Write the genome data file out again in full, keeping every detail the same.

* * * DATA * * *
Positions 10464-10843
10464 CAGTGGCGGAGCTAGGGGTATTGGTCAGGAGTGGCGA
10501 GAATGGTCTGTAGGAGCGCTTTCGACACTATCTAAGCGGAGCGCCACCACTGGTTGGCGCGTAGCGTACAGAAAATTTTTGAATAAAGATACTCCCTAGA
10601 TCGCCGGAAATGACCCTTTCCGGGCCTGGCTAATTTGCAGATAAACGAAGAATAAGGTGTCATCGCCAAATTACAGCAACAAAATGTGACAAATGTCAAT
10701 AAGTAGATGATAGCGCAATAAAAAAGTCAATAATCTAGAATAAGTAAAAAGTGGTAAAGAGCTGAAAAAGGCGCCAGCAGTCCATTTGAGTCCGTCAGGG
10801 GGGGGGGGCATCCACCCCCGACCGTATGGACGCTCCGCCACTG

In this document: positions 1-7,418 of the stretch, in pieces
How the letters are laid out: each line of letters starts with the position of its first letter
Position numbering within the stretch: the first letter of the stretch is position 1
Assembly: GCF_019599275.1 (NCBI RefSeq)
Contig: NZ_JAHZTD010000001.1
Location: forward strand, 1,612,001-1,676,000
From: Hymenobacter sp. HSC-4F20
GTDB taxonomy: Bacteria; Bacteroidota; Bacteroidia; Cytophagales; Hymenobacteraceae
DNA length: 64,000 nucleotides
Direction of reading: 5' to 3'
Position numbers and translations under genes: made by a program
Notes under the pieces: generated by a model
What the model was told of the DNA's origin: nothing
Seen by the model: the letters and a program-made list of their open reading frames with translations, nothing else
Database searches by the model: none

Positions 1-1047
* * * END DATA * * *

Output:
Positions 10464-10843
10464 CAGTGGCGGAGCTAGGGGTATTGGTCAGGAGTGGCGA
10501 GAATGGTCTGTAGGAGCGCTTTCGACACTATCTAAGCGGAGCGCCACCACTGGTTGGCGCGTAGCGTACAGAAAATTTTTGAATAAAGATACTCCCTAGA
10601 TCGCCGGAAATGACCCTTTCCGGGCCTGGCTAATTTGCAGATAAACGAAGAATAAGGTGTCATCGCCAAATTACAGCAACAAAATGTGACAAATGTCAAT
10701 AAGTAGATGATAGCGCAATAAAAAAGTCAATAATCTAGAATAAGTAAAAAGTGGTAAAGAGCTGAAAAAGGCGCCAGCAGTCCATTTGAGTCCGTCAGGG
10801 GGGGGGGGCATCCACCCCCGACCGTATGGACGCTCCGCCACTG

In this document: positions 1-7,418 of the stretch, in pieces
How the letters are laid out: each line of letters starts with the position of its first letter
Position numbering within the stretch: the first letter of the stretch is position 1
Assembly: GCF_019599275.1 (NCBI RefSeq)
Contig: NZ_JAHZTD010000001.1
Location: forward strand, 1,612,001-1,676,000
From: Hymenobacter sp. HSC-4F20
GTDB taxonomy: Bacteria; Bacteroidota; Bacteroidia; Cytophagales; Hymenobacteraceae
DNA length: 64,000 nucleotides
Direction of reading: 5' to 3'
Position numbers and translations under genes: made by a program
Notes under the pieces: generated by a model
What the model was told of the DNA's origin: nothing
Seen by the model: the letters and a program-made list of their open reading frames with translations, nothing else
Database searches by the model: none

Positions 1-1047